Palm Sunday is the final Sunday of Lent, it also marks the beginning of Holy Week. Today we commemorate the triumphant arrival of Christ in Jerusalem, days before he was crucified.
On Palm Sunday the faithful often receive palm fronds to participate in the reenactment of Christ's arrival in Jerusalem. In the Gospels, Jesus entered Jerusalem riding on a donkey, and to the lavish praise of the townspeople who threw clothes, palms or other small branches, in front of him as a sign of homage. This was a customary practice for people of great respect.READ MORE
As we arrive at the Fifth Sunday of Lent, I hope you have deepened your relationship with God through prayer. This year’s Lenten theme for our parish, “God makes you uncomfortable when he wants you to grow” and the messages we shared with you every week were all meant to inspire you to experience Lent more fully, and to encourage you to practice different ways of fasting and almsgiving throughout the season. Today, we pray for those of you who feel lonely. May the Lord open your hearts to welcome and accept others into your lives.
As we reach the half-point of Lent, let us take a few minutes to reassess our Lenten commitment to prayer, almsgiving, and fasting. It is important to keep in mind that these three practices are intended to help us prepare our hearts for the joy of Easter.
Praying helps us nourish our relationship with God and grow our faith. Almsgiving reminds us that we are the body of Christ and that we are to take care of not only ourselves but of others. The third practice is fasting, which brings us back to Jesus and helps us put Him in the front and center of our life.READ MORE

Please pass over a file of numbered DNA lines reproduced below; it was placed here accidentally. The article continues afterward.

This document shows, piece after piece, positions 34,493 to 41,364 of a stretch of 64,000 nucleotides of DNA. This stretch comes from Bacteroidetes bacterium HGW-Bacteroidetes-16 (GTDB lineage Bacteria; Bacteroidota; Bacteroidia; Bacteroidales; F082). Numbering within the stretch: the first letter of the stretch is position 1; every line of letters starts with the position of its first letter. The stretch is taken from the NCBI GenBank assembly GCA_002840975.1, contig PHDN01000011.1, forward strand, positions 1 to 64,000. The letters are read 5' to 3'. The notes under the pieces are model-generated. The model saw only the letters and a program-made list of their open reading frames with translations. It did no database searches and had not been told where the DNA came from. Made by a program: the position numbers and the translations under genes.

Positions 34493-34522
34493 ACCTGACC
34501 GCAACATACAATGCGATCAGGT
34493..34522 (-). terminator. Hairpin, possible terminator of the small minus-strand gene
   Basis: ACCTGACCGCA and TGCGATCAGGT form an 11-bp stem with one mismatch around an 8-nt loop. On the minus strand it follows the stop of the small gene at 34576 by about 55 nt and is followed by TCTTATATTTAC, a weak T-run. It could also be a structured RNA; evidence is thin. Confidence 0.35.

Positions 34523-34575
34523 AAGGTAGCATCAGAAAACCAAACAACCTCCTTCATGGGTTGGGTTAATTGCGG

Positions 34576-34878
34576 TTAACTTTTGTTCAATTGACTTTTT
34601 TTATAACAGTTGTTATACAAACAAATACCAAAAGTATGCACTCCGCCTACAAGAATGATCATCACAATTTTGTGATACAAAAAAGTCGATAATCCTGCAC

Fast from complaining and anger - Feast on appreciation and patience, is our Lenten message for this week. Most people complain about something now and then. Some people seem to complain all the time. Perhaps you too have noticed that those who complain the most do not always realize that they are doing it.READ MORE
As we continue our Lenten journey, an important way to bring the Lord into every aspect of our life is to fast from talking and feast on listening.
"From the shining cloud, the Father's voice is heard: This is my Son, listen to him."
This Sunday, I wish to echo the call made by the United States Conference of Catholic Bishops to stand with the vulnerable, including our immigrant brothers and sisters and participate in the National Call-In Day to Protect Dreamers.READ MORE
Most people wish to feel comfortable and have peace of mind in everything they do. It is also natural for people to want a comfortable life. Wanting to achieve this, may be one of the reasons children and young adults in our communities are encouraged to study hard and prepare for a great job with a comfortable salary. However, it is important to recognize that God makes us uncomfortable when he wants us to grow, just as Jesus must have been uncomfortable during the 40 days he was out in the desert.READ MORE
Ash Wednesday marks the beginning of the Lenten season. Lent is a time to seek the Lord in prayer and scripture; it is a time for almsgiving, self-control and sacrifice. The tradition of abstaining from meat on Ash Wednesday and Fridays during Lent is a long-standing Catholic tradition.